Readers’ Letters


I regularly watch OH TV, so it was really good to read about Vidal Juba, Head of Channel Management of OH TV, and hearing about his work as a musician, his role as a husband and father, and how his faith in Christ impacts and influences all that he does.  We hear a lot about the negative things that young people do in our community, but it’s such a pleasure to read about young adults that are positively impacting society.

Tunde Odunsi, London


I was greatly inspired to read about the work of Hazel Nelson-Williams and her plans to provide training for churches interested in working with at-risk and disenfranchised youth.  This is a noble aim, and there are many Christians in churches who would love the opportunity to make a difference in the lives of young people going down the wrong path.  I commend Ms Nelson-Williams’ work, and wish her all the best on her endeavours.

Jennifer Brown, London


I’ve been reading too many stories recently of Christians who have been disciplined, suspended or dismissed because of sharing or practising some aspect of their faith at their place of work. I’ve just finished reading the KTF news story of Sarah Mbuyi, who was dismissed from her job for sharing biblical views of homosexuality, in response to a question on the issue from a fellow work colleague.  It’s just crazy.  I think it’s time for senior church leaders to provide their lay members with directives on how they can/should share their faith at their places of work, if at all.  Too many Christians are being disciplined.  I’m sure this number could be lessened, if some useful guidelines were issued by our churches.

Marcus Williams, Birmingham 



Congratulations to both the publisher and editor of Keep The Faith for being invited as representatives of the Black church to a 10 Downing Street reception, hosted by the Prime Minister.  Your magazine does a great job in highlighting the great things Black Christians are doing in the UK and beyond, and I always look forward to reading it.  You represent the Gospel and the Black Christian community well.  I pray that God continues to bless your work.

Josephine Andrews, Manchester


Rev Rose Hudson-Wilkin’s article, ‘It’s time to say Enough Is Enough’, was so timely.  It’s a message she needs to preach in churches around the country, as she is so right.  I think a lot of the criminal and murderous behaviour we see in our community is due to the breakdown in the family, and she is right in saying that parents have failed our young people by not giving them the time, love and discipline that they require.  These are values that people of African descent once adhered to.  As a community, we need to take up Rev Hudson-Wilkin’s suggestions and start living in unity, stop colluding with the perpetrators of violent acts, and raise our children ourselves, instead of allowing them to be raised by the streets or the television.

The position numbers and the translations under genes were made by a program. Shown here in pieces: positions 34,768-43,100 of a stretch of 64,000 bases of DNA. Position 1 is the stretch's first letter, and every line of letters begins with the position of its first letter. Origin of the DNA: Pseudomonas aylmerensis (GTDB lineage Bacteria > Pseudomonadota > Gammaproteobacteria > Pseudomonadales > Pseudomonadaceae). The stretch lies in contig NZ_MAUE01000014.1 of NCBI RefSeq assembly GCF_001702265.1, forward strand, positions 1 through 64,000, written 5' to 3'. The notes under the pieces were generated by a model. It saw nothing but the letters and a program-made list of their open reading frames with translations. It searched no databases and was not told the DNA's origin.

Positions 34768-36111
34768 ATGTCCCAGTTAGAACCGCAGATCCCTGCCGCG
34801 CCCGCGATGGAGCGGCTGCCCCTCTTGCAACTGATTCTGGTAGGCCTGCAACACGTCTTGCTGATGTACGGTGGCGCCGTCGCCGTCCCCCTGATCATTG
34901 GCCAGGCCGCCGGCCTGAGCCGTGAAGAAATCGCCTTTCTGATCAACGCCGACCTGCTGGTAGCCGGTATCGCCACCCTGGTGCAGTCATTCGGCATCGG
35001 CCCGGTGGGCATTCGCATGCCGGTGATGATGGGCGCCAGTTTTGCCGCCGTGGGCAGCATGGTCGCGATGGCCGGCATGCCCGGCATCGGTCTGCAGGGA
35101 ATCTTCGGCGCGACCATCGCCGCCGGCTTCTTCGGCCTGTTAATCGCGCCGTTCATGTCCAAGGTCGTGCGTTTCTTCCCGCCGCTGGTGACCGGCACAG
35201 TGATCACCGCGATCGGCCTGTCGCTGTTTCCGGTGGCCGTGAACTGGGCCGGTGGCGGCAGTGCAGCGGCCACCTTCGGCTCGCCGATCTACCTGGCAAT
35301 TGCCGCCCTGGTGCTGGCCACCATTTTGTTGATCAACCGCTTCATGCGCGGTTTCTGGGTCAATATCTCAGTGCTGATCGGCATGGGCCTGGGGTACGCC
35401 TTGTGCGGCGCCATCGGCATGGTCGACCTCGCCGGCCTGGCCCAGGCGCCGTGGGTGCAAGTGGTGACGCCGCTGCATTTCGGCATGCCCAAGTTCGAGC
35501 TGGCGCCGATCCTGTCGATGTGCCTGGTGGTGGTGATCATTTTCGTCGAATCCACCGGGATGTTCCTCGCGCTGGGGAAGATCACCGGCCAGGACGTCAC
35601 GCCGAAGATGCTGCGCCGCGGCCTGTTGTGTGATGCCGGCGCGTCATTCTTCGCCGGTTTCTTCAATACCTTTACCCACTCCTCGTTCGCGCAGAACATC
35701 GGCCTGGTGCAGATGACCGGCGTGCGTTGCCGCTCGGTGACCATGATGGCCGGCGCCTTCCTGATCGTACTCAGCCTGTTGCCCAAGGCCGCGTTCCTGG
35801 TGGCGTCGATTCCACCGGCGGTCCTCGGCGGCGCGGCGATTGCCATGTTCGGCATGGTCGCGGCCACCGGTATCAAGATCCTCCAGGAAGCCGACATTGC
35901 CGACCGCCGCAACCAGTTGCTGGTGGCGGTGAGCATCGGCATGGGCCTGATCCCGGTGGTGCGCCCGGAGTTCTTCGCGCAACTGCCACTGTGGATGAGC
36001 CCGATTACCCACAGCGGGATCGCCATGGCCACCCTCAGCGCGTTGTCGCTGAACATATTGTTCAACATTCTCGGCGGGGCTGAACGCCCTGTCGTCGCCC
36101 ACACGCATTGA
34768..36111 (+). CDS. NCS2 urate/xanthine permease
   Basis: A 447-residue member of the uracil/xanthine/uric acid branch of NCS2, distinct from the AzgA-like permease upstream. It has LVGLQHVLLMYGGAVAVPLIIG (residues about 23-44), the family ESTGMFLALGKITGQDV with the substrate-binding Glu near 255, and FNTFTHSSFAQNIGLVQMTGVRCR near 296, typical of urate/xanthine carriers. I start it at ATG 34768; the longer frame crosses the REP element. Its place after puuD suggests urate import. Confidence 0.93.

Jonathan Peters, Wolverhampton



The Keep The Faith story on ‘Girls, Gangs and Sex’ shocked me to the core.  It’s awful to know that there are young girls that are forced to participate in degrading sexual acts by gang members.  It makes me think that churches need to re-think the way they do women’s ministry.  Women’s departments should put on events aimed at fostering better relationships between mothers and daughters, as well as provide guidance to parents on how to instruct their daughters, particularly those who might be susceptible to being violated in this way.  We live in perilous times, and it’s important that we arm our children with information that will help keep them safe from predators and gangs that want to take sexual advantage of them.

Sarah Marchant, Luton


I just loved reading the Gwenton Sloley story about his life, and how he experienced a 360-degree life turnaround.  His life story highlights how, with the right support and personal determination, an individual can turn their life around.  And I just love the advice he offered churches that want to impact the lives of young people.  It was very apt and appropriate. Thank you for reminding us that sometimes all it takes to turn around the life of a young person is a warm heart and listening ear.

Elizabeth Olatoye, Essex



In Rev David Shosanya’s article, ‘When Are We Going To Get Along?’, I’ve noted how Black relationships have become minefields in recent years and, unfortunately, the casualties tend to be children.  We have bought into the negative perceptions of each other and, as a result, cannot see the beauty in each other, as our forefathers did, particularly those who immigrated here in the 1950s and 60s.  How can we expect to build a strong community for our children, if we are unable to positively affirm each other?  Rev Shosanya’s article provides much food for thought, and I hope that we are able to take on board his helpful suggestions on how we can build better relationships.

Michael Stanbury, Sheffield 

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